It was the flowers that drew me away from conversations and cold beer (from the Etna Brewing Company) and into the library. When I visited, the library’s garden was in full bloom and too inviting not to check out. Inside, though small, … Continue reading
Spending time in a neighborhood branch library always makes me feel like I am getting a real look at daily life in a place and so, for my last library visit in Chicago, I took a short bus ride away … Continue reading
Last time I wrote about the Harold Washington Library I was telling you about their exciting new maker spaces. Now for the rest of the library! After visiting the library’s new maker spaces, I made my way to the Children’s … Continue reading
Even before it opened in 1991, the Harold Washington Library Center was the source of both publicity and controversy. Both the library’s location and design were called into question. (1) Despite criticisms, the building was opened to the public on … Continue reading
Do you ever walk into a library and immediately fall in love? One minute, you’re simply about to check out the town library, then all of a sudden – ‘whoosh’ – you’re fantasizing about moving just for the chance to … Continue reading
I’ve mentioned library nostalgia on the blog before, but one library I that I hate to admit has never tugged on my heart strings is the local branch library in the town where I spent my teenage years. Located adjacent … Continue reading
When taking a long road trip, do you ever find yourself wondering about all the towns you pass? Who lives there? What goes on? How is life different here from where I live? How is it the same? I ask … Continue reading
The Lakeview of the Oakland Public Library is truly lovely. The building its self is unassuming, but the view from the library’s entrance is epic. It looks out over Lake Merritt, one of those urban spaces that, on a sunny … Continue reading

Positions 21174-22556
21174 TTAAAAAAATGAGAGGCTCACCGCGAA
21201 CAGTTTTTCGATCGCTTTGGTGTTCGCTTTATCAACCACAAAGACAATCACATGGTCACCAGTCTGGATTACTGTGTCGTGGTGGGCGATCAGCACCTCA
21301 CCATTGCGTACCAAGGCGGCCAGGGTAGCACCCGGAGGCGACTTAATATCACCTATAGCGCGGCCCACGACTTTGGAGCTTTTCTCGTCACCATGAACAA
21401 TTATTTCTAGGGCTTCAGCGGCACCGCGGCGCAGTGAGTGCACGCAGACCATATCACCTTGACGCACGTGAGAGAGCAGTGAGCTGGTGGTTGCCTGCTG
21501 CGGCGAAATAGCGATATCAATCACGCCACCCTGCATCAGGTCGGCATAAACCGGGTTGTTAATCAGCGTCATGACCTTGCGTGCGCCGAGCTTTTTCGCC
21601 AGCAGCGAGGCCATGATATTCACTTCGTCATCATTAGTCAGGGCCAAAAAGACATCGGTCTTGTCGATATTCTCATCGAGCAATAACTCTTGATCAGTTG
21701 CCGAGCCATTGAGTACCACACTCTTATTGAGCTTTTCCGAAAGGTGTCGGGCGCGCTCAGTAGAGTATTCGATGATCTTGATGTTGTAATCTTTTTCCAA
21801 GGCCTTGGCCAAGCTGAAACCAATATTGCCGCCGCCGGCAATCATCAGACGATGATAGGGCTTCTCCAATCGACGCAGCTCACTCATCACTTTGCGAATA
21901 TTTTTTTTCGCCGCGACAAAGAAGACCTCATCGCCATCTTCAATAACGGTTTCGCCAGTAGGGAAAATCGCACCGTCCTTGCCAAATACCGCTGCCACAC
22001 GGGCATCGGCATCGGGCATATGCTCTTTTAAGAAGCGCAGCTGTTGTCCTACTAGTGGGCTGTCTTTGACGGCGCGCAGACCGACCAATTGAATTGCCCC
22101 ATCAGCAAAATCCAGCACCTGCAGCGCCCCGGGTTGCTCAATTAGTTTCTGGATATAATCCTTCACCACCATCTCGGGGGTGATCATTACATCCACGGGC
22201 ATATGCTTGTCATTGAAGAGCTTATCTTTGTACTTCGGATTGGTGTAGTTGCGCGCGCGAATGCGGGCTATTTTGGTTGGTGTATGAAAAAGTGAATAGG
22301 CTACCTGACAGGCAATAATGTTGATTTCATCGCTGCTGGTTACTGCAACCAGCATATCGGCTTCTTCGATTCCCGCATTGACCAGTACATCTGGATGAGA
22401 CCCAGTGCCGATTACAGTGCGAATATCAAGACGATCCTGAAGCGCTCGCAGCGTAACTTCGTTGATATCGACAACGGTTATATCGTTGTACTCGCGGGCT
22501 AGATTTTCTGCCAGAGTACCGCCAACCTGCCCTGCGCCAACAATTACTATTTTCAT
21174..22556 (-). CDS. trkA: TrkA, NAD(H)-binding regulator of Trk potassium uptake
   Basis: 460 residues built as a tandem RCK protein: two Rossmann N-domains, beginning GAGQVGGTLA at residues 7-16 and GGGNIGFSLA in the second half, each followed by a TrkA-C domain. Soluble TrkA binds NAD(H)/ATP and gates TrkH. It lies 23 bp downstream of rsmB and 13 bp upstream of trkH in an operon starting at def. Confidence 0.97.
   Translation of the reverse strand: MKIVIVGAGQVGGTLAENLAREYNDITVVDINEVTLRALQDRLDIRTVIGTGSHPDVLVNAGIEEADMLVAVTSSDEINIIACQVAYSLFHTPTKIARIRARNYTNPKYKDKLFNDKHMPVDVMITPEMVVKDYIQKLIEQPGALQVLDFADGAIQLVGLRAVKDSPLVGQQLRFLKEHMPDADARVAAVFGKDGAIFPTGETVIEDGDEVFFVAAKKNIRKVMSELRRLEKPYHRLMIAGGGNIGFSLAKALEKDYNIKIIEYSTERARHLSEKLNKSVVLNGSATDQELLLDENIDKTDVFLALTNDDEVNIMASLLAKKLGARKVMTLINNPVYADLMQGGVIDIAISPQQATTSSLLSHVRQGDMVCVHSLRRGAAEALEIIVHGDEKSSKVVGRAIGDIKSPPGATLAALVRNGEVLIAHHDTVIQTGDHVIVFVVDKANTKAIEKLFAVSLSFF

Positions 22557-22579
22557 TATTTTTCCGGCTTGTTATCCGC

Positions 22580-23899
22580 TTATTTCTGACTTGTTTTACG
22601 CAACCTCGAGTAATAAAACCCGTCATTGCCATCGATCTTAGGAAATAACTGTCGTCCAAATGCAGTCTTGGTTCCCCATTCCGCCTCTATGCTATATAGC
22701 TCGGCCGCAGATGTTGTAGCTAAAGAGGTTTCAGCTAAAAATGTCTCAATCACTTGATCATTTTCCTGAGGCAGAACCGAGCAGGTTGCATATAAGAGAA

Oakland’s Golden Gate neighborhood stretches from 53rd Street to the Oakland-Berkley border along San Pablo Ave. While Wikipedia informs me that the neighborhood had a happening past – it’s rumored that the Mai Tai was invented there – over time … Continue reading
If the photo of the second floor reading and Science and Business room at the Multnomah County Central Library (left) doesn’t set your heart aflutter, I might need to question your humanity. Those are pink walls people, and I’ll go ahead and assert that they are simply impossible not to love!
Before entering the library, though, I found myself engaged in the time-honored tradition of standing outside the library (a historic building dating from 1913) waiting for it to open. As I stood, I was approached by a woman who asked me the library’s hours. On the surface, this woman seemed to be nothing like me: she was older and her face appeared worn by what was at the very least a hard life. And yet here we were, both waiting for the library to open and discussing our shared predicament. This brief experience reminded me of what I love about public libraries and of why I wanted to become a librarian in the first place. There is something truly beautiful (to me, at least) about a place that welcomes all kinds of different people and gives them the opportunity to interact. The Central Library in downtown Portland, OR is truly one such place.
In addition to the lively mix of patrons, the library houses an impressive collection that includes zines, independent comics, over 12,000 rare books (visit the John Wilson Special Collections if you have the chance, I did and it was well worth it) and a ton of other resources. The children’s section on the first floor is home not only to a great selection of books but also to a story theater and a truly lovely tree sculpture (sorry no picture) that I would deem a must-see.
The library also has ample seating, outlets, and wireless internet access, which makes it a great stop if you’re traveling through the area. Be advised, though, that unlike other, (often) smaller libraries, comfortable seating is not a priority here: I saw no cushioned chairs or couches, so you might want to bring your own pillow if you have lumbar issues.
Finally, the weather and my own inability to ‘get my shit together’ prevented me from touring the library’s green roof. They do have one though, and if you’re visiting the library, I hope you check it out (and then let me know all about it!)
For more information about the Multnomah County Library’s Central Library, visit their website at https://multcolib.org/library-location/central